Sunday, May 01, 2005

[some] "Episcopalians hopeful they will survive gay issue"

We bracket "some" because from what we can learn about them, some of them hope that their denomination will hurry up and split into two so that some of them can go and do what they really want, and the other half want the embarrasment to end.

ELCA folk must feel the same way. A quick look at statements show that the ELCA is lifting both language and actions directly from the ECUSA handbook.

So this is what they meant by "not a merger, but a common mission?" The plan was to burn both churches to the ground?

Our task force officially recommended that gay and lesbian couples be surrounded in prayer: "Commentary on the second recommendation said "the desire to provide the best pastoral care may motivate some pastors and congregations to surround same-sex couples in committed, long-term relationships with prayerful support. Surrounding persons or households with prayerful support does not necessarily mean public approval of homosexual sexual intimacy."

Read what Presiding Bishop Hanson's spin was before the Council decided to go ahead and ordain actively gay pastors (which sort of makes the "shall we do gay weddings?" MOOT)

You can read what Solid Rock wrote about that:

Now, read the following and see if you can follow the bouncing ball:

"Despite angst on the part of many international peers, Bishop Griswold did not apologize for the American church's ordination of an openly gay bishop in 2003.

"He told the Deseret Morning News that U.S. bishops have agreed not to authorize "public rites of blessing (for same-sex couples) as though these were actions of the church. Really the church as a whole has to make that decision."

"But many U.S. bishops are "making some provision for private pastoral care" when it comes to blessing the union of same-sex couples within their own congregations, "recognizing that it's not a formal action of the church."

"Utah's own Bishop Carolyn Tanner Irish aligns herself with that position, and requested last year that specific wording for the blessing of same-sex couples be formalized so local clergy have some format to rely on. But she has maintained the action does not have the authority of the church behind it and is simply offered as a way to care for gay and lesbian couples.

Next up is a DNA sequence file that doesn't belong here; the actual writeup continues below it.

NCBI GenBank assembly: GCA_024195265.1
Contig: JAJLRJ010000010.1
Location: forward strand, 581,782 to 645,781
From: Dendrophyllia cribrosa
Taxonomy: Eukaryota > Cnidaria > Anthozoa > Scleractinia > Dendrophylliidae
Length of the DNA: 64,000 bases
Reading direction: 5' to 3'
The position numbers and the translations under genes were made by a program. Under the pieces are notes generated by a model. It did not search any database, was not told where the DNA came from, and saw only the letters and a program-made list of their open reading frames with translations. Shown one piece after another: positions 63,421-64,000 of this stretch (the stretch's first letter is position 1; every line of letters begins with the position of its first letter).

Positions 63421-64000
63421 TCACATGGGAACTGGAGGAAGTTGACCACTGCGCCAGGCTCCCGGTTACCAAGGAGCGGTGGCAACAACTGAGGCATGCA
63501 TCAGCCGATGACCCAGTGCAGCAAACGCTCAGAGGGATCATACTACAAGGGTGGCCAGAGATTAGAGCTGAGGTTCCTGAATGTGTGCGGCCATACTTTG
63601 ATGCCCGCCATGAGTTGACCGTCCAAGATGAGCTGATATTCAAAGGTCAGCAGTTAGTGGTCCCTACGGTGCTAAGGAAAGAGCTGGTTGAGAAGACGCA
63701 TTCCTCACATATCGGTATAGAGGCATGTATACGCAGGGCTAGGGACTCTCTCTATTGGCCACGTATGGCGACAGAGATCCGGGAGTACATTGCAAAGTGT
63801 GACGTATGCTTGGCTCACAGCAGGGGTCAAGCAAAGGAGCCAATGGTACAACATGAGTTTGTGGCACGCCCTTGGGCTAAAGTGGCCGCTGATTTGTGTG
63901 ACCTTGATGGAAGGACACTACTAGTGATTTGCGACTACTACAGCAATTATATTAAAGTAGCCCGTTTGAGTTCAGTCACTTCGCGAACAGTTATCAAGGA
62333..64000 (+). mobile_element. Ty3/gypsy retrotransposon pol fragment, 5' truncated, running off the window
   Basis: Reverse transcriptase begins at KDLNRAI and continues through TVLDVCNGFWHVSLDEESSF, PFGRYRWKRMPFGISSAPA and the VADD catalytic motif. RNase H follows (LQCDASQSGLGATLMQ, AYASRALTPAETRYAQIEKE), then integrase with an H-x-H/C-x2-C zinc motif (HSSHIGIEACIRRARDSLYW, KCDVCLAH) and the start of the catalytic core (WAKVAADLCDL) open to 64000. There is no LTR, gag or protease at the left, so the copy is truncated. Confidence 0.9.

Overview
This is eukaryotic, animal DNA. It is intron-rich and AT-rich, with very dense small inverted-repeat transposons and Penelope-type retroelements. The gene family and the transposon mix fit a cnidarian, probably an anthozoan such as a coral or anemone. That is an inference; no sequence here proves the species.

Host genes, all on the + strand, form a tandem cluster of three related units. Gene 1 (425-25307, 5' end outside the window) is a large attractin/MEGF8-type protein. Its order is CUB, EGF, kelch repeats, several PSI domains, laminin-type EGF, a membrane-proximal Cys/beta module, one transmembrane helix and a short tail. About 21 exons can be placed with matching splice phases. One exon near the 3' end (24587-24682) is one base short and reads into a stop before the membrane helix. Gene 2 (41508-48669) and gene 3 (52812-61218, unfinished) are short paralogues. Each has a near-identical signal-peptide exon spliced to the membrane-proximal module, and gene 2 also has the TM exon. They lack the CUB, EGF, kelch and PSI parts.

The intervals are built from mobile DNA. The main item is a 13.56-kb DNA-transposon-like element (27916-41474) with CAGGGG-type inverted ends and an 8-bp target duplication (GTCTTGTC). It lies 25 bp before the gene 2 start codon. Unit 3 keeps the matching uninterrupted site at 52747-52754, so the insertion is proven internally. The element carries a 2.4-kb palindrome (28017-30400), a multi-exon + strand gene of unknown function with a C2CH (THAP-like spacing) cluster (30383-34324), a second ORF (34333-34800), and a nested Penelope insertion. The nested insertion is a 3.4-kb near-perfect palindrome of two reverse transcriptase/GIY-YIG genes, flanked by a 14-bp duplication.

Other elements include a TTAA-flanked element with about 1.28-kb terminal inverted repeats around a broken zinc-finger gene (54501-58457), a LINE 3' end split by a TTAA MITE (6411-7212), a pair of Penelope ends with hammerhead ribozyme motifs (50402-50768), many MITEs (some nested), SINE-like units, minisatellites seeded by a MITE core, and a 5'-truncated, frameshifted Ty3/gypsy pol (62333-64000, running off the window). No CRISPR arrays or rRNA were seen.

"Bishop Griswold said such actions are "consistent with the (faith's) General Convention, and also reflects the distinction the primates made between what is public and official and what is private pastoral care to gay and lesbian people within the context of the local congregation."

"The "fine line" between official blessing and unofficial blessing is a distinction Bishop Griswold acknowledged "would be difficult to comprehend" in many parts of the world, particularly among bishops who believe any recognition of same-sex unions runs counter to biblical teaching.

"It is our way of honoring the request that we not put forward in authorized fashion rites of public blessing. Many things happen in the life of a congregation that are informal with knowledge and encouragement of the local bishop, but they are not seen as formal actions committing the Episcopal Church," Bishop Griswold said.

"Opponents have charged that U.S. bishops are trumping the Bible in their determination to support homosexuality among members and clergy, but Bishop Griswold said the "Holy Spirit can do different things in different places" regarding what works in different cultures.,1249,600130173,00.html

So now, ask the question whose answer is, "Because they could do it."

No comments:

The good ship ELCA...

The good ship ELCA...
Or the Shellfish blog...